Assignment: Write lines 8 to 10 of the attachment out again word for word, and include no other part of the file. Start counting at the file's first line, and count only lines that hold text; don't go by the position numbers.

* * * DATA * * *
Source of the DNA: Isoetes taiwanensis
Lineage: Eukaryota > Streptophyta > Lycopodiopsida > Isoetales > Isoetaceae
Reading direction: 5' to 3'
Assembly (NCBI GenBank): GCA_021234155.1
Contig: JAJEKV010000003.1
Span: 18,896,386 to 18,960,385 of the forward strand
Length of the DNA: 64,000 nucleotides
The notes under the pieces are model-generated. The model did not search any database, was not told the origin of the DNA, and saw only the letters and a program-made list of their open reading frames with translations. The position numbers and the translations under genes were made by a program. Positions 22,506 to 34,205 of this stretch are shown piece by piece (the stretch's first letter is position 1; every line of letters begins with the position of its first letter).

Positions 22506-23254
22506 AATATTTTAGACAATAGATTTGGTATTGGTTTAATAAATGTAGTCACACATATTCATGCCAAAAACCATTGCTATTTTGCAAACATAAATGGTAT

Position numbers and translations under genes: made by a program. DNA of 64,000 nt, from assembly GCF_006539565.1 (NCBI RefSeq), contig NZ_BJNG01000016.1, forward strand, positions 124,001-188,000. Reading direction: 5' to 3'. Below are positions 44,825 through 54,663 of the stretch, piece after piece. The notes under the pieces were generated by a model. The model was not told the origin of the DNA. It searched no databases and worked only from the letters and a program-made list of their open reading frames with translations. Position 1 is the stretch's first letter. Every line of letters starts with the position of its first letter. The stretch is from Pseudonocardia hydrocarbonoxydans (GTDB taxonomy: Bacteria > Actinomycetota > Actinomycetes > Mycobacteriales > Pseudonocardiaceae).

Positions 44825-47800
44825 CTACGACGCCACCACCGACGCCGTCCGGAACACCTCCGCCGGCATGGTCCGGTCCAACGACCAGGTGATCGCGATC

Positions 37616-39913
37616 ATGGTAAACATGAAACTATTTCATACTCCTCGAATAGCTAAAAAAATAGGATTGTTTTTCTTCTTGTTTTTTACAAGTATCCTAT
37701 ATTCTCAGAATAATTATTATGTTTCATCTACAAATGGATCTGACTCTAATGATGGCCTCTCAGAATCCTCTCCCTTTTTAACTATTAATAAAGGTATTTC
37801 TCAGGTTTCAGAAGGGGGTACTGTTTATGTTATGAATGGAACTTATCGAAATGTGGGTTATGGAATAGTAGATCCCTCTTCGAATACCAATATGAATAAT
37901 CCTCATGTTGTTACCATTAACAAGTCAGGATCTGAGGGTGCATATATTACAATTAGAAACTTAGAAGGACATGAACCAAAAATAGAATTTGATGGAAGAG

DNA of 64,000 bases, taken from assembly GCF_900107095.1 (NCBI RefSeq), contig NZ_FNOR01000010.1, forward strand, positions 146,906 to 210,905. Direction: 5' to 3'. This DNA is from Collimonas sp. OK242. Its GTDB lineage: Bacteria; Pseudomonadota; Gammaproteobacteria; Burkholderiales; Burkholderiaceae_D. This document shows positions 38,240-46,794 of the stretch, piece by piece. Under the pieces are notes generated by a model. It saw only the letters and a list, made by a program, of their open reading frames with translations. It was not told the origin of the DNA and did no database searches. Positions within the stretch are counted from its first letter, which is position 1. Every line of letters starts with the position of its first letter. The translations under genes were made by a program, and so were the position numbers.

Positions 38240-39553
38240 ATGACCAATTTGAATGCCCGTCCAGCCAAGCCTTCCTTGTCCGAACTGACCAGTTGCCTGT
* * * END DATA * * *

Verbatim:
The notes under the pieces are model-generated. The model did not search any database, was not told the origin of the DNA, and saw only the letters and a program-made list of their open reading frames with translations. The position numbers and the translations under genes were made by a program. Positions 22,506 to 34,205 of this stretch are shown piece by piece (the stretch's first letter is position 1; every line of letters begins with the position of its first letter).

Positions 22506-23254
22506 AATATTTTAGACAATAGATTTGGTATTGGTTTAATAAATGTAGTCACACATATTCATGCCAAAAACCATTGCTATTTTGCAAACATAAATGGTAT